Many senior living facilities have a falls management program in place, but recognize that there's always room for improvement. While not all falls and injuries can be prevented, it's critical to have a systematic process for assessment, intervention, planning and monitoring with the goal of minimizing fall risks.

Pre-admission assessment

Taking a holistic and proactive approach during the pre-admission assessment of a resident can capture not only their weaknesses but also their strengths.

Interview the resident and/or family to learn valuable information of the resident's normal routine (bedtime, toileting habits), prior falls history (single best predictor of future falls), behaviors or any other pertinent information to identify the risks and needs of the resident before admission to the facility.

Some facilities may choose to use a fall questionnaire to obtain and document information and seek input from the resident and/or family.

Admission assessment

This interdisciplinary approach determines risks for the resident. This assessment should consider a review of the resident's diagnoses, medications, cognitive status, behaviors, ambulatory status, mobility devices, range of motion and assistance required to complete daily activities such as transfers, ambulation, toileting, bathing, dressing and eating.

If the resident is at risk for falls, the facility could use a falls acknowledgement form outlining that the facility has discussed the risk for falls and the resident and/or family is aware of the risk.

Care plan

This interdisciplinary approach uses the information collected during the pre-admission and admission assessments. The resident and/or family should participate in this process, if possible, to voice the resident's preferences and determine the resident's care needs.

The care plan should clearly identify the risk for falls and what interventions could mitigate fall risks. Information from the care plan should be communicated to all staff responsible for the care and safety of the resident, including any changes or revisions. The care plan will be a working tool for the resident as part of the falls management program. It should be reviewed and revised with any change in the resident's condition, as well as any fall.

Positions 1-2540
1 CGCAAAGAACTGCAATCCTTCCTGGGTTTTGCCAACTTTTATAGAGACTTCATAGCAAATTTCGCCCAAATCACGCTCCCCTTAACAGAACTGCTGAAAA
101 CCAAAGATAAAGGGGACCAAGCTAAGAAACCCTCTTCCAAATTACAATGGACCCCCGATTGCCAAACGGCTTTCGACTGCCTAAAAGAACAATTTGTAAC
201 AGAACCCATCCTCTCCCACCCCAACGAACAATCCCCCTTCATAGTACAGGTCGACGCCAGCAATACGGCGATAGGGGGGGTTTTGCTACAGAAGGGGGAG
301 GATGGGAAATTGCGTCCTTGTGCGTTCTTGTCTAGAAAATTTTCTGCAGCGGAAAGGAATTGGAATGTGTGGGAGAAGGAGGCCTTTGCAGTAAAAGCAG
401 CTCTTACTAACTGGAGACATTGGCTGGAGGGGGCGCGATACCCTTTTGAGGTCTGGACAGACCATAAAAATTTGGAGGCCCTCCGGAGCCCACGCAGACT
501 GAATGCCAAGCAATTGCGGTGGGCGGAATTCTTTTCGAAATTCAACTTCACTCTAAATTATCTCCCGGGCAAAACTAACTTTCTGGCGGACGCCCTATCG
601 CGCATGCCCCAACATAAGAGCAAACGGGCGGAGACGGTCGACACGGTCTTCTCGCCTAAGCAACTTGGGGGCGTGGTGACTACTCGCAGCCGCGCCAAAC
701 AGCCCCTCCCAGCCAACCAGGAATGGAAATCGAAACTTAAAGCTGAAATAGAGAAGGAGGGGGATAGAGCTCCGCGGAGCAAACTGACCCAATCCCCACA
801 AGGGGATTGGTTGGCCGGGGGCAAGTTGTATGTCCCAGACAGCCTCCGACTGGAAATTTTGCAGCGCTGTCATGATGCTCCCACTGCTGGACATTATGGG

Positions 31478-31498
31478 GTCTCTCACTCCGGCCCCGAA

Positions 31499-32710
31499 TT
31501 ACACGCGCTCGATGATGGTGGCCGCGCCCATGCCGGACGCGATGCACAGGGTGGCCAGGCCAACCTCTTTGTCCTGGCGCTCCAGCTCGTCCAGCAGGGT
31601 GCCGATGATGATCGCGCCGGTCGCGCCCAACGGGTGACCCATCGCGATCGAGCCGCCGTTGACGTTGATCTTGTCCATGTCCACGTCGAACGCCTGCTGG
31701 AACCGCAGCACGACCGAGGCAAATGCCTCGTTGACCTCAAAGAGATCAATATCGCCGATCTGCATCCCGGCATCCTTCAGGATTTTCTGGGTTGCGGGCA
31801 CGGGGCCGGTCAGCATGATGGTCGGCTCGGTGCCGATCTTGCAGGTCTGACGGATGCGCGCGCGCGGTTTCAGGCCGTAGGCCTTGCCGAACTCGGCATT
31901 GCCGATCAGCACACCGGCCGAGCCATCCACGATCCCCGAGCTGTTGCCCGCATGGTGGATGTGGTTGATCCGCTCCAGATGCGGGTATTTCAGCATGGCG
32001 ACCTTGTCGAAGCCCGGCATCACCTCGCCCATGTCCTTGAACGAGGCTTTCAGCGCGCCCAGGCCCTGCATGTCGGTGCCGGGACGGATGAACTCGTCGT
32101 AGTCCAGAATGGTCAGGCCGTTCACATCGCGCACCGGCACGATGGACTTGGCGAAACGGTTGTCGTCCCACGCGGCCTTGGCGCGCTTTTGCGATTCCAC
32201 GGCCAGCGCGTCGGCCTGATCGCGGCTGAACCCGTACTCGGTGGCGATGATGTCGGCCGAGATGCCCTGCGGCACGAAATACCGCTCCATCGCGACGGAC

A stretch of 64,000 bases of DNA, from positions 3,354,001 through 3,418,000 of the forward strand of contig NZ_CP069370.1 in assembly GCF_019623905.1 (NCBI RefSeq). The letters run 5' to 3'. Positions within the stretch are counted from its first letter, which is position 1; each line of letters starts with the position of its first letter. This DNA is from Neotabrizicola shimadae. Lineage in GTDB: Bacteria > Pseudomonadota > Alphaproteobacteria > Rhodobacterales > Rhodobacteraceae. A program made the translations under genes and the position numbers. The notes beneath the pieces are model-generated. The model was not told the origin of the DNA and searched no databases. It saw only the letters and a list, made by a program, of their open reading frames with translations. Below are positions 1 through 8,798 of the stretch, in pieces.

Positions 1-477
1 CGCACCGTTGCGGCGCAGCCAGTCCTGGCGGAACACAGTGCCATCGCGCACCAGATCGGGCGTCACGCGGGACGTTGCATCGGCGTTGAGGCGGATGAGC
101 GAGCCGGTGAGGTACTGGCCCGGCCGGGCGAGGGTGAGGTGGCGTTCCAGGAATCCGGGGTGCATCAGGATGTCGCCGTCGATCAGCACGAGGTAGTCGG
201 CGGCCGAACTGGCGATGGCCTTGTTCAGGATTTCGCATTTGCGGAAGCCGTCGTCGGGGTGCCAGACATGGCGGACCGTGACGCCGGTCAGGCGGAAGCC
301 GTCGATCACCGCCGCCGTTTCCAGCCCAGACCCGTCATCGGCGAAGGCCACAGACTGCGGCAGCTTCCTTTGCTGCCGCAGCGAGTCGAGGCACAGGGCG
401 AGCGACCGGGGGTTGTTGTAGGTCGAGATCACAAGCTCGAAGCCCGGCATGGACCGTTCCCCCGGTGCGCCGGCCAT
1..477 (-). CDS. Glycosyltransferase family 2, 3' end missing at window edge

Interventions should be clear, concise and realistic, and driven by new medical diagnosis, the addition of a new medication, or the result of a root cause analysis from a fall. The facility should use a tool such as a care plan attendance form that summarizes details discussed, interventions, staff in attendance and resident and/or family involvement either in person or via phone.

This tool should also indicate any input and/or concerns with resolutions voiced by the resident and/or family during the care plan meeting. The facility should refer back to their system for alerting staff of residents at risk for falls.

Fall risk assessment

This assessment tool should be completed upon the admission of a resident to the facility, quarterly, annually (usually scheduled around the Minimum Data Set assessments), and with the occurrence of a fall. It's also recommended that this assessment be reviewed with any changes in the resident's status (diagnosis and medications), as these areas can increase the resident's risk for falls.

Resident and/or family communication and expectations

The pre-admission assessment, admission assessment and initial care plan meeting may be helpful in determining the expectations of the resident and/or family. The facility can take this opportunity to advise the resident and/or family of diagnoses, medications, limitations, etc. that may increase fall risks. Communication with the resident and/or family regarding fall risks is imperative. It should include details that the facility doesn't provide one-on-one care, interventions may not prevent a fall, and injury from a fall could be fatal. Communication regarding interventions and/or goals should also be consistently communicated.